No statistical association was found between any SNP and the phenotypes. This is not surprising because of the relatively small number of subjects and the lack of genetic material that would allow us to determine haplotypes in most cases.

Gene expression levels are heritable and several human diseases have been associated with changes in enhancer sequences rather than coding exons. For example, a polymorphic intron sequence that increases COL1A1 transcription has been associated with changes in bone mineral density and increased incidence of osteoporotic bone fractures [22]. Another mutation that decreases activity of an intronic enhancer in the RET gene and has been associated with some cases of Hirschsprung disease [23]. The case of PRTH we describe is unique in suggesting a genetic "double hit" that combines an enhancer SNP and a coding exon change on a single THRB allele.


The molecular characterization of the index case of PRTH is unique in illustrating a genetic "double hit" that combines an enhancer SNP and a coding exon mutation on a single THRB allele resulting in the modulation of the clinical presentation.


  1. Refetoff S, DeWind LT, DeGroot LJ: Familial syndrome combining deaf-mutism, stuppled epiphyses, goiter and abnormally high PBI: possible target organ refractoriness to thyroid hormone. J Clin Endocrinol Metab. 1967, 27: 279-294. 10.1210/jcem-27-2-279.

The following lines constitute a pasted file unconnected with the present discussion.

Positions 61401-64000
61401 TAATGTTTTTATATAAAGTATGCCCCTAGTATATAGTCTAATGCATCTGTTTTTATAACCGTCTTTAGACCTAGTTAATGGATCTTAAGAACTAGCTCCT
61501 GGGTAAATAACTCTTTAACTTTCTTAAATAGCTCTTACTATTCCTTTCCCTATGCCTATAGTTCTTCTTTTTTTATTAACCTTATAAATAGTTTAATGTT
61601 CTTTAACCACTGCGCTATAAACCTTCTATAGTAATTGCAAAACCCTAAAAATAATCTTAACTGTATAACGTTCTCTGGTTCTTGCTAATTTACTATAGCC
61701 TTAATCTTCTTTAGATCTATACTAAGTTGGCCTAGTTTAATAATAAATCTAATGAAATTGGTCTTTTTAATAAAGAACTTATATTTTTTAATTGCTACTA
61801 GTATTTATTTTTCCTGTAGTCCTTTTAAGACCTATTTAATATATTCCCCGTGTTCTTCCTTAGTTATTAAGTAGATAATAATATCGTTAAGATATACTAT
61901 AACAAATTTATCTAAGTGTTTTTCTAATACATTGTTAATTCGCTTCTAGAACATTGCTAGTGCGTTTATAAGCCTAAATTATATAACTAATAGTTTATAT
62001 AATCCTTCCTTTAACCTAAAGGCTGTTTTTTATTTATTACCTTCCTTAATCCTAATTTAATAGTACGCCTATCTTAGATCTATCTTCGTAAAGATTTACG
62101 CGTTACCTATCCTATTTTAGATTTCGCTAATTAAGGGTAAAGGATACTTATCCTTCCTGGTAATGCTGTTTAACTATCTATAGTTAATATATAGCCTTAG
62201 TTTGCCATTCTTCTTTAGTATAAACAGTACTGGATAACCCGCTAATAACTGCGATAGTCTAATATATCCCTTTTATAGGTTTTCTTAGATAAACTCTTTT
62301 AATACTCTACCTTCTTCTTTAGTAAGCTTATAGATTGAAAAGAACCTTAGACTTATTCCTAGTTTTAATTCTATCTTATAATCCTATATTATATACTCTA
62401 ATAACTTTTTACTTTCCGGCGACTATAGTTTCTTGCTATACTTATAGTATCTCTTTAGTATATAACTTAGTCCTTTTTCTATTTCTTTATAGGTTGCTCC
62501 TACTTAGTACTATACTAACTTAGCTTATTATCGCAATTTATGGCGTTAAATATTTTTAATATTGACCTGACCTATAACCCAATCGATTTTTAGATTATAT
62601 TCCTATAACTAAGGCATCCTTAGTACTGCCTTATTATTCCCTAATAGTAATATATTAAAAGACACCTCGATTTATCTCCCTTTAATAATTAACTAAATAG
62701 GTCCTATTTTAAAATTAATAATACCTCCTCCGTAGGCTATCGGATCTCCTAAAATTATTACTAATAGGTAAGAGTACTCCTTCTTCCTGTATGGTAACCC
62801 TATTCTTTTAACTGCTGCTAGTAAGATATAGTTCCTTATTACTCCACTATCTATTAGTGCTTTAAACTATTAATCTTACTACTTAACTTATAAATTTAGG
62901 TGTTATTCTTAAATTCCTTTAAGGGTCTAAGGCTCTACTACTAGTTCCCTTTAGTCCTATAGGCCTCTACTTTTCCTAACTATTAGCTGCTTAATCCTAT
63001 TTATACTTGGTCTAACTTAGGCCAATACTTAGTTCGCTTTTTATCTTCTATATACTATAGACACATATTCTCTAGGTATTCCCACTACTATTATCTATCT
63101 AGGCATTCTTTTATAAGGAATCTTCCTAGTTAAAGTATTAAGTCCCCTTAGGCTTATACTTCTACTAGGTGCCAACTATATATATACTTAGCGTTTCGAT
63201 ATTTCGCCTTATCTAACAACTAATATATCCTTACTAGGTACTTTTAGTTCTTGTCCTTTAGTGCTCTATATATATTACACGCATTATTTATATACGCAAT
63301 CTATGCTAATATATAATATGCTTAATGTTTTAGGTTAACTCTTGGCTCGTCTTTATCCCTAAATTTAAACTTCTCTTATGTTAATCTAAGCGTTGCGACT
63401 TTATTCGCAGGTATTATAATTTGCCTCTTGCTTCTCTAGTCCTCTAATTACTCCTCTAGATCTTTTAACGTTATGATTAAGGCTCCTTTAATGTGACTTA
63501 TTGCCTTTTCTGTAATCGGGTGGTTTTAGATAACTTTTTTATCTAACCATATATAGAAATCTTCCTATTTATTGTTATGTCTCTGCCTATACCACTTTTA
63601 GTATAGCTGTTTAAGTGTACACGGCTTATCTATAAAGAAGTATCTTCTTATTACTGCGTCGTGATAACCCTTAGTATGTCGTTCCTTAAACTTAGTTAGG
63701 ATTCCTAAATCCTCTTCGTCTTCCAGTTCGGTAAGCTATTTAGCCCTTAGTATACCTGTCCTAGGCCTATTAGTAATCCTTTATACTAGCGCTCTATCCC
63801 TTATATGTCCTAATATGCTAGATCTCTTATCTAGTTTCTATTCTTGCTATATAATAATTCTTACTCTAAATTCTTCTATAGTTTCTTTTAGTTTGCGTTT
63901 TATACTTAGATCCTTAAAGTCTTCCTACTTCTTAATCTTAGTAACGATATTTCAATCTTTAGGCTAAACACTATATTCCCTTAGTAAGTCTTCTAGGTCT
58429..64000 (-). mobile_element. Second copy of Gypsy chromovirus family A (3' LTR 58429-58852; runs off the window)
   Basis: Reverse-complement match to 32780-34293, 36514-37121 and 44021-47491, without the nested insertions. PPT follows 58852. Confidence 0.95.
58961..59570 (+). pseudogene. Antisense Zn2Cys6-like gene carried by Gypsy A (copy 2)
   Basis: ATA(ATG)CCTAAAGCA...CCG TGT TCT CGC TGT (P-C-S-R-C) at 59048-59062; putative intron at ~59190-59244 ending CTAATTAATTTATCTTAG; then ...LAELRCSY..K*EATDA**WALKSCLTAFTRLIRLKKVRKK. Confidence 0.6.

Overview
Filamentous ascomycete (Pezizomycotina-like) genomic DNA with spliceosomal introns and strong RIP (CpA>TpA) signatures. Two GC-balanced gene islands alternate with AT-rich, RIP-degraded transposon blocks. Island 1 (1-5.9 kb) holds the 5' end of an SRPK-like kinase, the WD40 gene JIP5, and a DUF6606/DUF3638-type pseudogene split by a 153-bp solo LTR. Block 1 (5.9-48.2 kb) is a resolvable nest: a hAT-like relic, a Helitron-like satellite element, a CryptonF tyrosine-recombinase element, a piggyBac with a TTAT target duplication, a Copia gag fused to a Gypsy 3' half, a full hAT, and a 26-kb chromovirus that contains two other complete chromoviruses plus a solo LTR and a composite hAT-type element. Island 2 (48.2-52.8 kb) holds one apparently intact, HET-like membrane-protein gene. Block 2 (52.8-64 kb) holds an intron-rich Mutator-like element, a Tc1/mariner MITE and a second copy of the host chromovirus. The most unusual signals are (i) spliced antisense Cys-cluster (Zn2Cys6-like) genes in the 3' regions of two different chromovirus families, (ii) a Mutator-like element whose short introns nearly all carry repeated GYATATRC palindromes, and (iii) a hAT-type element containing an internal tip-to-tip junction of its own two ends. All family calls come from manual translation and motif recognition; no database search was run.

Article  CAS  PubMed  Google Scholar 

  2. Sakurai A, Takeda K, Ain K, Ceccarelli P, Nakai A, Seino S, Bell GI, Refetoff S, DeGroot LJ: Generalized resistance to thyroid hormone associated with a mutation in the ligand-binding domain of the human thyroid hormone receptor beta. Proc Natl Acad Sci USA. 1989, 86: 8977-8981. 10.1073/pnas.86.22.8977.

    Article  PubMed Central  CAS  PubMed  Google Scholar 

  3. Chatterjee VK: Resistance to thyroid hormone--an uncommon cause of thyroxine excess and inappropriate TSH secretion. Acta Med Austriaca. 1994, 21: 56-60.

    CAS  PubMed  Google Scholar 

  4. Refetoff S, Weiss RE, Usala SJ: The syndromes of resistance to thyroid hormone. Endocr Rev. 1993, 14: 348-399.

    CAS  PubMed  Google Scholar 

  5. Weiss RE, Marcocci C, Bruno-Bossio G, Refetoff S: Multiple genetic factors in the heterogeneity of thyroid hormone resistance. J Clin Endocrinol Metab. 1993, 76: 257-259. 10.1210/jc.76.1.257.

    CAS  PubMed  Google Scholar